Haley Walker '20
Life Lessons for Anyone with a Bit of "I Want to Save the World' in Them
Last spring I studied abroad in Geneva, Switzerland. While not your typical study abroad location, as an International Studies major and an avid skier, it seemed like the perfect place for me. I’d never been to Europe before and wanted to experience all I felt I’d been missing growing up. However, I knew I wanted more than to just hop from one country to the next every weekend, so when I learned about the possibility of interning in Geneva, I was sold.
While it was a difficult process interviewing and emailing back and forth while I was at BC in the fall semester, by the time I was leaving I knew I’d be working at Oxfam International, a humanitarian-aid-based non-governmental organization (NGO) in a sea of other NGOs and international organizations. In my classes and on the news, I’d learned a bit about these types of organizations, but it was impossible for me to fully understand how they functioned until I got there.
On my first day, I found my way to the office, passing signs for countless other organizations, just praying I would finally see Oxfam in big green letters. I was surprised when I arrived at the address to see Oxfam listed among twenty other organizations with offices in the building. After finding a front desk inside, I asked for Charlotte Stemmer, my boss -- who as of then, I only knew by her lovely British accent. Charlotte came out, brought me to a conference room and walked me through the basics of what I’d be doing and what I needed to know. During that conversation, I was shocked to learn that she was the only Oxfam representative in Geneva -- now there were two of us -- and instead of a whole office building full of people, we had one-and-a-half desks in a room the size of my dorm, alongside two other NGOs. It was then that I was beginning to learn that things were a lot different that I’d so wistfully imagined.
Since there were only two of us, I quickly learned how valuable having an intern was to Charlotte. Being in Geneva, she served as Oxfam’s Humanitarian Representative, which meant attending briefings at the United Nations and coordinating advocacy efforts with other organizations, while working to further Oxfam’s particular agenda, all on her own. My job became to do whatever Charlotte couldn’t—be it reading reports and writing summaries on issues such as the treatment of Rohingya refugees in Myanmar or the ongoing violence in Yemen, or attending sessions of the Human Rights Council and even going to the World Health Organization to discuss how Oxfam’s team in the Democratic Republic of the Congo could aid in the ebola response. It was something new every day.
While the first few weeks were exciting, I began to see how bureaucracy so painfully impeded progress. The democracy and fairness so ardently promoted by organizations like the U.N. seemed to work to its own detriment. There would be hours of discussions on issues of human rights in Sudan, then comments by all who wished to state their claim -- and then, nothing. All the real decisions happened behind closed doors, and the jobs of the NGOs were to influence those decisions in any way they could. Never before had I seen someone work for a month straight to add just one word to a U.N. agreement, something I became acutely aware of in the advocacy community. The "us vs. them" mentality became a constant struggle, but the little victories were celebrated.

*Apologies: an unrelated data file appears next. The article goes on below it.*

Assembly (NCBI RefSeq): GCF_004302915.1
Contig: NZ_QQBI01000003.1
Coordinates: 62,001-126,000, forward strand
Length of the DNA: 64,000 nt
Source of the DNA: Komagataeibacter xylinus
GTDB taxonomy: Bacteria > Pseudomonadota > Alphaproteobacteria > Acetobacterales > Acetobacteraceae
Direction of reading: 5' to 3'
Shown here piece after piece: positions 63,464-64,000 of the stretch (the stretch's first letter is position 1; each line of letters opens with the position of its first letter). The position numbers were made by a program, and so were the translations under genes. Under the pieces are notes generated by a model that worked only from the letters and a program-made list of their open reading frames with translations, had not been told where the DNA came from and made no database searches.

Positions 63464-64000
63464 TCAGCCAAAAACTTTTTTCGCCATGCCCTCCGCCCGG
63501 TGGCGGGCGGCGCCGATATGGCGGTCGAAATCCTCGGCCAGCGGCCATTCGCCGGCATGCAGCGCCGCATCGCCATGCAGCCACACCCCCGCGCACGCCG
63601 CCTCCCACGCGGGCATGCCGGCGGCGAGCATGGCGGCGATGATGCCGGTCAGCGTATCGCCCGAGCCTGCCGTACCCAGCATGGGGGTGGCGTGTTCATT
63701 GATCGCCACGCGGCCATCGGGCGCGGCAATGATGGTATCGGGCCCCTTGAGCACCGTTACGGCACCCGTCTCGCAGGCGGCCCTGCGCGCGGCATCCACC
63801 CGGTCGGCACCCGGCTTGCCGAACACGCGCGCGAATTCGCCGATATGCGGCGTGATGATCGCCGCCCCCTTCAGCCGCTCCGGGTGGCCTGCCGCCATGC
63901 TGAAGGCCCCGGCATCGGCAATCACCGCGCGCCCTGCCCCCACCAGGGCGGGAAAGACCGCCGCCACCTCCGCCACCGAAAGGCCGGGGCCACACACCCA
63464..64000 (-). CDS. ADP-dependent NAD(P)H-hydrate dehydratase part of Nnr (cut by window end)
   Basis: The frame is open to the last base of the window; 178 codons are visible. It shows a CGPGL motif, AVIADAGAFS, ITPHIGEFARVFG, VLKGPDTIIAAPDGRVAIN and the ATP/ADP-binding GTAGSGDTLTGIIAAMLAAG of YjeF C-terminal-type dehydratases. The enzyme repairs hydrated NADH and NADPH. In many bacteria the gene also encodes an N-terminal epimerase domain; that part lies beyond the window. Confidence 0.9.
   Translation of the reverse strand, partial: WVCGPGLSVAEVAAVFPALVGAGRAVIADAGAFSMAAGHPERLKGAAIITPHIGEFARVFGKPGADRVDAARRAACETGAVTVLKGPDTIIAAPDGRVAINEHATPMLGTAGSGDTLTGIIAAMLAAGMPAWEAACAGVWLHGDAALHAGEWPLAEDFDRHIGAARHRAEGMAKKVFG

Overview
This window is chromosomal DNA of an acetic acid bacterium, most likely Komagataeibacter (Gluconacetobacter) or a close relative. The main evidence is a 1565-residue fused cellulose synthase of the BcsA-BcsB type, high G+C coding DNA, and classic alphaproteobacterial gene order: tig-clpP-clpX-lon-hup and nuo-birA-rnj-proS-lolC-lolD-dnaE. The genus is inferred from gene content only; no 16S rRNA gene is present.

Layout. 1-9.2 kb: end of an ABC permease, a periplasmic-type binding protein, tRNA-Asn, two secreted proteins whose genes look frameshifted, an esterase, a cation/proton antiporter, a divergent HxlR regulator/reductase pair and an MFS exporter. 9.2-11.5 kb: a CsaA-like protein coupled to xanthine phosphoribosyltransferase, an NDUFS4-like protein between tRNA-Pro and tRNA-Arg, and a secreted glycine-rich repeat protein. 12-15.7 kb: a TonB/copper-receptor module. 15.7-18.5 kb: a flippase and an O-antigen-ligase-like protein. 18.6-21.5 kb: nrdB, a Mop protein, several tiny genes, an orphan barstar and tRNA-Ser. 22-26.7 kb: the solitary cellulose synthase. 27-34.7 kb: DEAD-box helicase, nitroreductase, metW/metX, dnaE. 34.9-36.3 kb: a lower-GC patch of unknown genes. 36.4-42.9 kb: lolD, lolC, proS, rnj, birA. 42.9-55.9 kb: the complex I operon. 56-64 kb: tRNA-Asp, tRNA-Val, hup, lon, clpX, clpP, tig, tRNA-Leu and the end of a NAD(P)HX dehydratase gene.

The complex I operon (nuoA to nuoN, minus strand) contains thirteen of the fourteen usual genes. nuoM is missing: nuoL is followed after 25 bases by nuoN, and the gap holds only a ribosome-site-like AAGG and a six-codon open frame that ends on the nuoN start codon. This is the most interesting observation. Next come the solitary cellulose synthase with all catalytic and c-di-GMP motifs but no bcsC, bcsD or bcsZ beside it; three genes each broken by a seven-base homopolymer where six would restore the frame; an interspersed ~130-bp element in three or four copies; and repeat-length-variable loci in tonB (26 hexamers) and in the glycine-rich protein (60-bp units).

Ultimately, coming back and working another summer at a corporate job in the U.S., I realized that this work I’d been doing in Geneva, while not very glamorous, mattered. Whether it really impacted anyone else’s life somewhere else in the world, I’ll never know, but it affected me. I went into work every day and I was surrounded by hardworking, passionate and intelligent people who could be making loads of money somewhere else but chose to dedicate their lives to something bigger than themselves. It was a humbling experience and one that I won’t soon forget. It is one that constantly reminds me, especially with only several months left as a college student, that even if it’s not my first job, humanitarian work is what I want to dedicate my life to. Whether it's meeting people of another culture, interning somewhere that interests you, or just talking to people who've been through what you're going through -- do it. Making life decisions is hard, and I still don't know what I'm doing, but I have a better idea of what motivates me and makes me feel fulfilled, and I think that's a feeling everyone deserves to have in their career.
Haley Walker '20